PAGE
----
Moreover, although the couple apparently could not keep their adventurous wedding secret, they had not taken any precautions for the necessary consequences resulting from it. So it seems that they had not planned any actual conspiracy to eliminate Claudius, or at least taken measures to protect themselves from the expected revenge of the emperor, but had married without much thought for the future.

In Jacques Robichon's biography of Nero one reads that "some historians claim that the shameful wedding (...) was organized and instigated in all parts by the imperial freedmen" (translated from German).

This refers to Claudius' closest advisors Narcissus and Pallas. Their motives could have been the fear of being eliminated by Messalina, who was already responsible for a considerable death list, in case Claudius lost power in any way, so that they wanted to preempt the presumed danger and dig a pit into which Messalina was to fall.

The hypothetical overthrow could be imagined in such a way that the powerful Praetorian Guard, who had already proclaimed Claudius emperor, could have taken Silius' side, which would have meant the end for Claudius. Their leader at that time was Lucius Geta, actually an intimate of Claudius, but he was considered by the freedmen as unpredictable and a potential supporter of Silius and Messalina. He was obligated and loyal to Messalina (she was the reason why he had come into office) and could have effectively supported a change of government.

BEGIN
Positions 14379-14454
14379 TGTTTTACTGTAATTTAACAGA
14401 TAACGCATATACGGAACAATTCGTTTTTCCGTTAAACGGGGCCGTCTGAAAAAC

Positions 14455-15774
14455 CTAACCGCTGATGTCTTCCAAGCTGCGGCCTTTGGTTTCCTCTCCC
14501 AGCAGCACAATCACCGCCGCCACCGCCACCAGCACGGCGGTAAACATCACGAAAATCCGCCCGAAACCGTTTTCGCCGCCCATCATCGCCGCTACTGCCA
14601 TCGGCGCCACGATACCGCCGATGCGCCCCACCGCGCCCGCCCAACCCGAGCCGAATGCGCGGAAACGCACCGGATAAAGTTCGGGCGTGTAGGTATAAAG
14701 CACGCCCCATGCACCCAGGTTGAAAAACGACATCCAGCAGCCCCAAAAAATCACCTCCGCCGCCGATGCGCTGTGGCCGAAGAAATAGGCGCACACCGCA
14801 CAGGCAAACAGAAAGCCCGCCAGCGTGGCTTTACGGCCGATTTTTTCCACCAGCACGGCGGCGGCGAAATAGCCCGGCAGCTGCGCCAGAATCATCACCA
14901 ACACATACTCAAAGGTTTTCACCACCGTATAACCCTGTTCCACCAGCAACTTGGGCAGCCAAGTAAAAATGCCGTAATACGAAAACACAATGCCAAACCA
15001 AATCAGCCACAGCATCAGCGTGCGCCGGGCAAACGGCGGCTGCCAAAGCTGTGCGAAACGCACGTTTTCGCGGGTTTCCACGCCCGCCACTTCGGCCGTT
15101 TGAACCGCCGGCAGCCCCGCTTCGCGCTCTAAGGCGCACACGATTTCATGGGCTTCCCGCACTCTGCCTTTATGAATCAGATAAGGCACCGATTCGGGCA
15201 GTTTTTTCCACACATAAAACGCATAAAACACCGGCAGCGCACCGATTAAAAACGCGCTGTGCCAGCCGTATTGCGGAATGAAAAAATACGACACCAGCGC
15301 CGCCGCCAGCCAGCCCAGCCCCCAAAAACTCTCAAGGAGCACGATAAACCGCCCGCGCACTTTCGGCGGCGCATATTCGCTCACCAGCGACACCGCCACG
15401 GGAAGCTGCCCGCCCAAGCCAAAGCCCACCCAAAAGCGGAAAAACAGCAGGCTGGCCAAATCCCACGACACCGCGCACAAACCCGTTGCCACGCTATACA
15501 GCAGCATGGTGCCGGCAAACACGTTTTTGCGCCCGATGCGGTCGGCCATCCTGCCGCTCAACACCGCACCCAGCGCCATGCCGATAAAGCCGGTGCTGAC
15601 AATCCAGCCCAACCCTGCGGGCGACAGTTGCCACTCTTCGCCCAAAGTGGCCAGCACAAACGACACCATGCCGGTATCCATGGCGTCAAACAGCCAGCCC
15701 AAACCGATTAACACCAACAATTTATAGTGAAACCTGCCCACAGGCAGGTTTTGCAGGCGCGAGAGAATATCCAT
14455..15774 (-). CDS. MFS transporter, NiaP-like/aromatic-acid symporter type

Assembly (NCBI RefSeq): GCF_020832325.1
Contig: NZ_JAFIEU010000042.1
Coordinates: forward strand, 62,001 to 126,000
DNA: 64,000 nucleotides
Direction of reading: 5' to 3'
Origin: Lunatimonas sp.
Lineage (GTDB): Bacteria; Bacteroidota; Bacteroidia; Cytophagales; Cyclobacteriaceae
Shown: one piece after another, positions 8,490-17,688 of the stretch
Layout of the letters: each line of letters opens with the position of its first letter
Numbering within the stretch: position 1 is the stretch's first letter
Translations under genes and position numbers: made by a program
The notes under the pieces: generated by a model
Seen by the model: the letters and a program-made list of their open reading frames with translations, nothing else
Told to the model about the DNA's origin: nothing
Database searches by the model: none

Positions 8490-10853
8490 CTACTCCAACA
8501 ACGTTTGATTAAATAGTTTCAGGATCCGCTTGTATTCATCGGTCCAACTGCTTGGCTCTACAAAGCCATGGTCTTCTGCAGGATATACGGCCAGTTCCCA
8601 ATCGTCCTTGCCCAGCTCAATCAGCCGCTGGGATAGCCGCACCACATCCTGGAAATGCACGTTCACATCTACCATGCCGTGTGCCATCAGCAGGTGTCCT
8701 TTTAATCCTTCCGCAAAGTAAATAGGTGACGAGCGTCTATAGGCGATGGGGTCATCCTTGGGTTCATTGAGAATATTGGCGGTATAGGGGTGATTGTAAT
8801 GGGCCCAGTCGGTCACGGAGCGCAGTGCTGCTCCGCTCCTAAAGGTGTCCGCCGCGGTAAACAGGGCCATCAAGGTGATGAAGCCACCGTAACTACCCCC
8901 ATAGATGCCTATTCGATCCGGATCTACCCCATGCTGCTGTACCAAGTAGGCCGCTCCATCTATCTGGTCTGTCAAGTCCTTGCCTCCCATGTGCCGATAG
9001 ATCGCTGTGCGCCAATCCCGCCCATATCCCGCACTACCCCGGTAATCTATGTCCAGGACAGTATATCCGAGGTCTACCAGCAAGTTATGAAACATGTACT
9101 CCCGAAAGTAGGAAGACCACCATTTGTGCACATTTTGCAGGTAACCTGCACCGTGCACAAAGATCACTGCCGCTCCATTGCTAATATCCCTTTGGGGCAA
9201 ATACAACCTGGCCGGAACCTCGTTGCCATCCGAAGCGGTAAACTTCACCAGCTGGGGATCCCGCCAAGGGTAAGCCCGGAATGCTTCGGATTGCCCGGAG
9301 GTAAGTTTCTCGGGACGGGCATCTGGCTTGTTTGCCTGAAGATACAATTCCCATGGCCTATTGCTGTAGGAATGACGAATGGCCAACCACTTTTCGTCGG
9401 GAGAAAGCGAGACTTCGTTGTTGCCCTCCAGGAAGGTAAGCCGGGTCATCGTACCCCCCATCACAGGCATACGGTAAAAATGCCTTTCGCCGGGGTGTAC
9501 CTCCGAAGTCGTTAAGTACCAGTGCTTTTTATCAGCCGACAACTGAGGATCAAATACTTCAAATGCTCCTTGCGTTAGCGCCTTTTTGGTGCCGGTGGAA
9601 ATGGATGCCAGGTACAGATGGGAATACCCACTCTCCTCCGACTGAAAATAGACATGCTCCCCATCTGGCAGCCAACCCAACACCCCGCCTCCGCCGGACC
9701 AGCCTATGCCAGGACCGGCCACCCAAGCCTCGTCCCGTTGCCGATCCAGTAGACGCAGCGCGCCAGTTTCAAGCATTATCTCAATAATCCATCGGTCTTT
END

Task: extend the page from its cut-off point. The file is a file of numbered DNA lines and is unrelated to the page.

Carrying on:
So how do we assess all this? Did the ancient historians Tacitus and Dio exaggerate when they imputed a plan of rebellion to Messalina?

(Messalina & Britannicus, 1st century CE, Louvre)
Last edited:
Oct 2018
It's an interesting topic, and unfortunately the surviving testimony on Messalina is laden with caricature - Roman senators, those who wrote the histories, did not have a good opinion of women exercising real power, and Claudius' reign was characterized by the power wielded by Messalina and Agrippina (as well as his freedmen).